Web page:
“The business community, the libertarian legal community, and the right wing that oppose labor efforts are using freelancers, stoking their anger by making them think that this is going to be a threat to our livelihoods,” says Hill.
The confusion on display in Kristian’s column comes from equating the PRO Act with employment laws like AB5. AB5 uses the ABC test to determine employment status for the purposes of employment law: Individuals who failed to meet the test’s criteria for being an independent contractor were thus covered by minimum-wage and hour laws as well as other protections. As the FSP statement puts it, this “became a pretense for employers to deny work to freelancers who were legitimate independent contractors.” But dozens of states currently use the ABC test in various capacities, and its inclusion in the PRO Act is toward an entirely different end.
“I don’t see how the passage of the law raises the cost of employment in and of itself. It doesn’t,” says Michael LeRoy, labor law expert at the University of Illinois at Urbana-Champaign.
LeRoy supports the PRO Act, which he sees as the antidote to 1947’s Taft-Hartley Act, which “gutted the NLRA and, with it, the middle class.” But an answer he gave in an interview on the subject was recently used in a Forbes column to argue the opposite position: that the PRO Act would lead to job losses. In the interview, LeRoy said that “the law would possibly limit work for women, retirees, college students and other similar demographics.” He tells The New Republic that the Forbes column misrepresents his views.
“When an employer is unionized, they typically don’t start hiring more people. They typically start freezing or reducing the headcount,” he says. In other words, it is employers who threaten jobs, he explains, not the PRO Act.
But opponents of the PRO Act take employer actions as immutable and impossible to combat. Rather than seeking to grow the pie, they guard their piece of it—though in the media industry, the more apt metaphor may be safeguarding one’s deck chair on a sinking ship. Unfortunately, people who don’t believe in the possibility of improving industry conditions make perfect pawns for the boss.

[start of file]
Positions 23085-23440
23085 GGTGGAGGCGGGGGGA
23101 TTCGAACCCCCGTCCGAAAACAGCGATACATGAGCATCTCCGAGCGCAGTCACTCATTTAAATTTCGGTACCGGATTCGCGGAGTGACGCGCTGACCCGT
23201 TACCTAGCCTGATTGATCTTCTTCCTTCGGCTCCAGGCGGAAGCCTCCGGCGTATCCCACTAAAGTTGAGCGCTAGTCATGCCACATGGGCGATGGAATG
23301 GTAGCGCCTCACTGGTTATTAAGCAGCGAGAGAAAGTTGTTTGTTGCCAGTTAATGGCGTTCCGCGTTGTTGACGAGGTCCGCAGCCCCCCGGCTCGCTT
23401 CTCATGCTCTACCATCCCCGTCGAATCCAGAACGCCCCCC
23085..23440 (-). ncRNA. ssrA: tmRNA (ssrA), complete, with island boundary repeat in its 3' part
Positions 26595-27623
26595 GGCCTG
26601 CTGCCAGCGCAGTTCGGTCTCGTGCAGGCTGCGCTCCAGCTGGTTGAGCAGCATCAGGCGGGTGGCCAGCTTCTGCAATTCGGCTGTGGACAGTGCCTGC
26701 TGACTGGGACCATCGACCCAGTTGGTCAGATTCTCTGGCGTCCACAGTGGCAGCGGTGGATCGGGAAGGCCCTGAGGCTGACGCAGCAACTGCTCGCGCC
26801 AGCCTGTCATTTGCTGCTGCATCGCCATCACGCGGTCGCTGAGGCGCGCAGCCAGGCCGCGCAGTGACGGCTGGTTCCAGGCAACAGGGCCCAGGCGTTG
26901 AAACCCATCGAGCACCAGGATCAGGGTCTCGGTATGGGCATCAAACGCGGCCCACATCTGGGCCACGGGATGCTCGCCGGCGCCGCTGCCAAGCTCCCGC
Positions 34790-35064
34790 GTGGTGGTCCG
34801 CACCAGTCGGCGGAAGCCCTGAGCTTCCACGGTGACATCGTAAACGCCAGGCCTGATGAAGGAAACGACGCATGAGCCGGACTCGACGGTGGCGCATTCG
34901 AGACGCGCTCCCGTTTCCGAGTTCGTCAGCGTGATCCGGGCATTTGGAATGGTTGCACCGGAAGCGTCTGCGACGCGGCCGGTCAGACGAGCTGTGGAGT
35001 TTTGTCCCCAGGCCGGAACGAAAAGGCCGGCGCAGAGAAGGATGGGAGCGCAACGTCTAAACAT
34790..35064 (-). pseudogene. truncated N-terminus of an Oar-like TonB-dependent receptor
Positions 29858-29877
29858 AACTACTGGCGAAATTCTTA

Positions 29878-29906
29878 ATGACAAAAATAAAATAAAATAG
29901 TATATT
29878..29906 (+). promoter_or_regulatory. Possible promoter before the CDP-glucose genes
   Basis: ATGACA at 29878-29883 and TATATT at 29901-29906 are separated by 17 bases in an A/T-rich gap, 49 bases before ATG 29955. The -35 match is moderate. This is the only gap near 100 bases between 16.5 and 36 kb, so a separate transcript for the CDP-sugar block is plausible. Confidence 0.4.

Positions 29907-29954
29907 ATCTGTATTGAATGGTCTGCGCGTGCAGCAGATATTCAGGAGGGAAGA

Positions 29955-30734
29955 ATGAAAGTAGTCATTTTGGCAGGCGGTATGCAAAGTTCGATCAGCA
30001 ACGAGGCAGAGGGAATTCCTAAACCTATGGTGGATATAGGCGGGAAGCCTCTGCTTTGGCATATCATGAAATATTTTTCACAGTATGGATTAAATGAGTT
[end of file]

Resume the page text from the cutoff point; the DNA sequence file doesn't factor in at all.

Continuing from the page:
Americans for Prosperity, the Koch-backed think tank, is busily propagating the misinformation of the PRO Act’s use of the ABC test, churning out articles on freelancer opposition to the bill and urging visitors to its website to “Flex Your Independence” by signing up for its mailing list. A JD Supra article, written by lawyers who represent union-busting law firm Littler Mendelsohn, echoes the lie. Ditto the Chamber of Commerce, though it admits that “the ABC test is not exactly new”—a reference, perhaps, to the fact that the test is already used in dozens of states without issue.
“We have to ask ourselves if things are good right now, and if not, why not band together and consider the sources that benefit from us fighting with each other?” says Aja Arnold, a full-time freelancer and member of Democratic Socialists of America’s Freelancers for the PRO Act campaign. Arnold notes that the substance of the PRO Act, which aims to make it easier for workers to form unions, win contracts, and take on-the-job action, is widely popular in a country where worker power has long been under attack by employers. Employers’ associations and allied elected officials need allies who can provide less obviously self-interested reasons for opposing the bill. Freelance writers, some of whom enjoy prominent platforms, make a good partner, which is why we’re seeing the reunification of the AB5 alliance. “This is the one wedge they can find,” says Arnold.